When the third estimate of US growth in the last quarter of 2018 was released the euphoria exuded by forecasters of global growth even a few months earlier waned. The annualised quarter-on-quarter growth rate that had risen to a more than comfortable 4.2 per cent in the second quarter of 2018, had fallen to 3.4 and 2.2 per cent in the subsequent two quarters (Chart 1).
The quarterly rates measuring growth relative to the corresponding quarter in the previous year after having risen consistently have stagnated (Chart 2). Once again it appears that growth in the US is losing momentum, contrary to the optimistic projections of recovery that figures relating to the periods prior to the last quarter had generated.
This is having repercussions at a policy level too. The Federal Reserve, which after having tapered out its bond purchasing programme had begun raising interest rates, announced that it would not be implementing the further interest rate hikes in 2019 it had declared it was committed to.
There are a number of messages that can be read into these developments, of which four are particularly significant.
The first is that the stimulus to US growth, if any, that the Trump tax-cuts and infrastructural investments had delivered, had lost its edge.
The second is that the protectionist turn, focused on China, of the Trump administration was not triggering growth.
The third is that though monetary policy initiatives involving infusion of liquidity and near zero interest rates had not helped deliver a recovery, that was the only option that governments seem willing to adopt. There are no signs, despite low inflation, of an effort to restore a role for fiscal policy, which could make a difference.
And, the fourth is that uncertainties generated by the rise of unpredictable right-wing regimes and by the never-ending Brexit prospect have possibly had some dampening effect on investment and growth.
The despondency this has generated is also tinged with an element of alarm, because of signs of an inversion of the yield curve. While it is normal under capitalism for longer term interest rates to rule higher than short-term rates, in late March, the interest rate on a three-month Treasury bill was, at 2.43 per cent, 0.05 percentage points higher than the interest rate on a 10-year Treasury bond of 2.38 per cent.
In the past, an inverted yield curve pointing to little interest in accessing long-term capital was a signal of a possible recession. Combined with the evidence on slowing growth that prospect is being referred to by many observers as a signal that another downturn is likely.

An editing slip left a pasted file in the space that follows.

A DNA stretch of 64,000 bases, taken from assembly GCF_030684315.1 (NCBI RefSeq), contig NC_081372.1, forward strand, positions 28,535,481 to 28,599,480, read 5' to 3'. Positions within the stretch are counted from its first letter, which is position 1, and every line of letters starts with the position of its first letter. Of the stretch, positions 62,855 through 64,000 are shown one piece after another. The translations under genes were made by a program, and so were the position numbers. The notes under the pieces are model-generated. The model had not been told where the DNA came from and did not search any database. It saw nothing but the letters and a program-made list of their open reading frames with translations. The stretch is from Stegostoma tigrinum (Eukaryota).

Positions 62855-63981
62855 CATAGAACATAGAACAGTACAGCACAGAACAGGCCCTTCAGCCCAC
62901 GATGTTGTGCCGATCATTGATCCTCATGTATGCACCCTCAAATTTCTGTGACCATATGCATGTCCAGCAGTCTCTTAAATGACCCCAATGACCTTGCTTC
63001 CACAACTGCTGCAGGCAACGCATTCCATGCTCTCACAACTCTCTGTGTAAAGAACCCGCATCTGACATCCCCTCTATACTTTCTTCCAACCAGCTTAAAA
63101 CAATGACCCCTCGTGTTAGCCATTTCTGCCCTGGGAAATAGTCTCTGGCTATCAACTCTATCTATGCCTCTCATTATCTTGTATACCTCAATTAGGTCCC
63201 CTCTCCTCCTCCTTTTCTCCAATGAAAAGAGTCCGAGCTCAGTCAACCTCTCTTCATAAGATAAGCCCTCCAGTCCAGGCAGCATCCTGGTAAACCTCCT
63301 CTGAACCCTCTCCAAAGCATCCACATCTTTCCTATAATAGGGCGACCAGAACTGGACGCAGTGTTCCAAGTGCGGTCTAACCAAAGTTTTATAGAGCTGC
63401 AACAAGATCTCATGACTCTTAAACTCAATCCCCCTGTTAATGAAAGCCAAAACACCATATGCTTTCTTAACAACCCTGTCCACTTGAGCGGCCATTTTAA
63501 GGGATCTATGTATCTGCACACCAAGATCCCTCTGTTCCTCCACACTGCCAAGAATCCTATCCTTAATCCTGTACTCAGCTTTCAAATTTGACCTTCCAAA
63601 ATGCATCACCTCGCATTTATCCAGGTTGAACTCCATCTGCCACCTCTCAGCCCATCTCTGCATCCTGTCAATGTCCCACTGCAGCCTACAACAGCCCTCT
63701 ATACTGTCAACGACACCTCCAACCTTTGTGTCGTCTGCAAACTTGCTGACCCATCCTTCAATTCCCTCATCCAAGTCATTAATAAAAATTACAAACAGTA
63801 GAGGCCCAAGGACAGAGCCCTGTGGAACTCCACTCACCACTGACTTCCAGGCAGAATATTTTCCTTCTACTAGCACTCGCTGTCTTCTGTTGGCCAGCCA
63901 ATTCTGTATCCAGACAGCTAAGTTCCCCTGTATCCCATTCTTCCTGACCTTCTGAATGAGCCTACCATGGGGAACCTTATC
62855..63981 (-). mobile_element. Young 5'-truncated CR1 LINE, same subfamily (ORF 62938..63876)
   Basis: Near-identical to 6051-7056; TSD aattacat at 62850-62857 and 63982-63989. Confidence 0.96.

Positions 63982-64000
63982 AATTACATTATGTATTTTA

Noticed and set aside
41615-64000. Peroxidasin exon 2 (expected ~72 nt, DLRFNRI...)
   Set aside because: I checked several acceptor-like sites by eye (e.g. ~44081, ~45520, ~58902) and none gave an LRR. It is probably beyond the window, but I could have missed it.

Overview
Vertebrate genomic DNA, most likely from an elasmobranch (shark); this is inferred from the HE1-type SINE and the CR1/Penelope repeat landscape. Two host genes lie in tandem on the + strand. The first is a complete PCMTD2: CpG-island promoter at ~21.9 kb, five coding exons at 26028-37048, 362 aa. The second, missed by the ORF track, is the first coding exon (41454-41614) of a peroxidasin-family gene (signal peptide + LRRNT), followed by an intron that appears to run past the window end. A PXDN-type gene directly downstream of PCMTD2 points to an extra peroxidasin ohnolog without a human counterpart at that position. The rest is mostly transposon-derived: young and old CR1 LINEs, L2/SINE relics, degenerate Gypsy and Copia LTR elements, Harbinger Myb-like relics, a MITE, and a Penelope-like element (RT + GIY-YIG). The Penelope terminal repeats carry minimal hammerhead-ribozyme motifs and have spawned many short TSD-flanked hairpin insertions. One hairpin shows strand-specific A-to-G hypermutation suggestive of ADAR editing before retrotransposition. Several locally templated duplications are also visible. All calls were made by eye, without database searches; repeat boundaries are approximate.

Languishing Euro Zone
For the world economy, these developments on the US front are especially troubling, because the US was expected to pull the rest out of a recessionary quagmire. Economies in the Euro Zone are languishing with annualised quarterly growth rates in the 19 Euro area countries falling consistently since the third quarter of 2017 (Chart 3).
From a high of 2.8 per cent in that quarter, growth is down to just 1.1 per cent in the last quarter of 2018. The long-term buoyancy displayed by Germany has given way to projections that the country’s growth in 2019 would be lower than 1 per cent as compared with earlier expectations of nearly 2 per cent.
As compared with a peak rate of 2.8 per cent in the fourth quarter of 2017, Germany’s GDP rose by just 0.6 per cent year-on-year in the fourth quarter of 2018. Elsewhere, the two fast growing emerging markets, China and India are also showing signs of losing momentum (Chart 4). After having been stuck with year-on-year growth rates of 6.7-6.8 per cent for seven quarters ending Q2 2018, GDP growth in China has moved further down to 6.4 per cent by Q4 2018.
India’s quarterly rates have been volatile, but have come down from 7.9 per cent to 6.8 per cent in the three quarters ending Q4 2018. These were the economies that were seen as decoupled from the rest of the world system at the time of the 2008 crisis, and capable of lifting the rest out of recession. They too seem to be slipping now.
To any sensible observer, 10 years of waiting for a robust recovery should have driven home one lesson. Since everything tried so far has not worked, the only option left is a strong countercyclical thrust delivered by restoring a leading role for fiscal policy.
But there are two among many other factors constraining the exercise of that option. The first is the power of finance, restored after the financial crisis through state action in the form of fiscal support to prevent insolvency and monetary support with cheap and bountiful credit to help financial firms ride back to profit. But having won back strength and power finance stands as a bulwark against any effort to use fiscal policy that would legitimise the state and delegitimise the market.
The second is that in a globalised world with absent capital controls and hence volatile cross-border financial flows, no one nation can choose to adopt a proactive fiscal policy by itself. Since government deficits are anathema for finance, that could trigger capital outflows and a precipitous depreciation of the currency.
What is needed is a coordinated fiscal stimulus. Unfortunately, the cooperative spirit among nations needed for action of that kind is absent, and was seen in recent times only briefly during the worst phase of the 2008 crisis and the Great Recession that followed.
In sum, the world is poised in a peculiar situation. Slow growth can possibly give way to recession. Monetary policy has been pushed to its limits without much success. And even the little effect it had in recent times cannot be realised if there is another recession, since there is little monetary headroom available.
Yet the mainstream consensus is that proactive fiscal policies, whose role circumstances demand must be restored, must be abjured. One crisis has not been enough for the system to restructure itself, so that another is now a real possibility.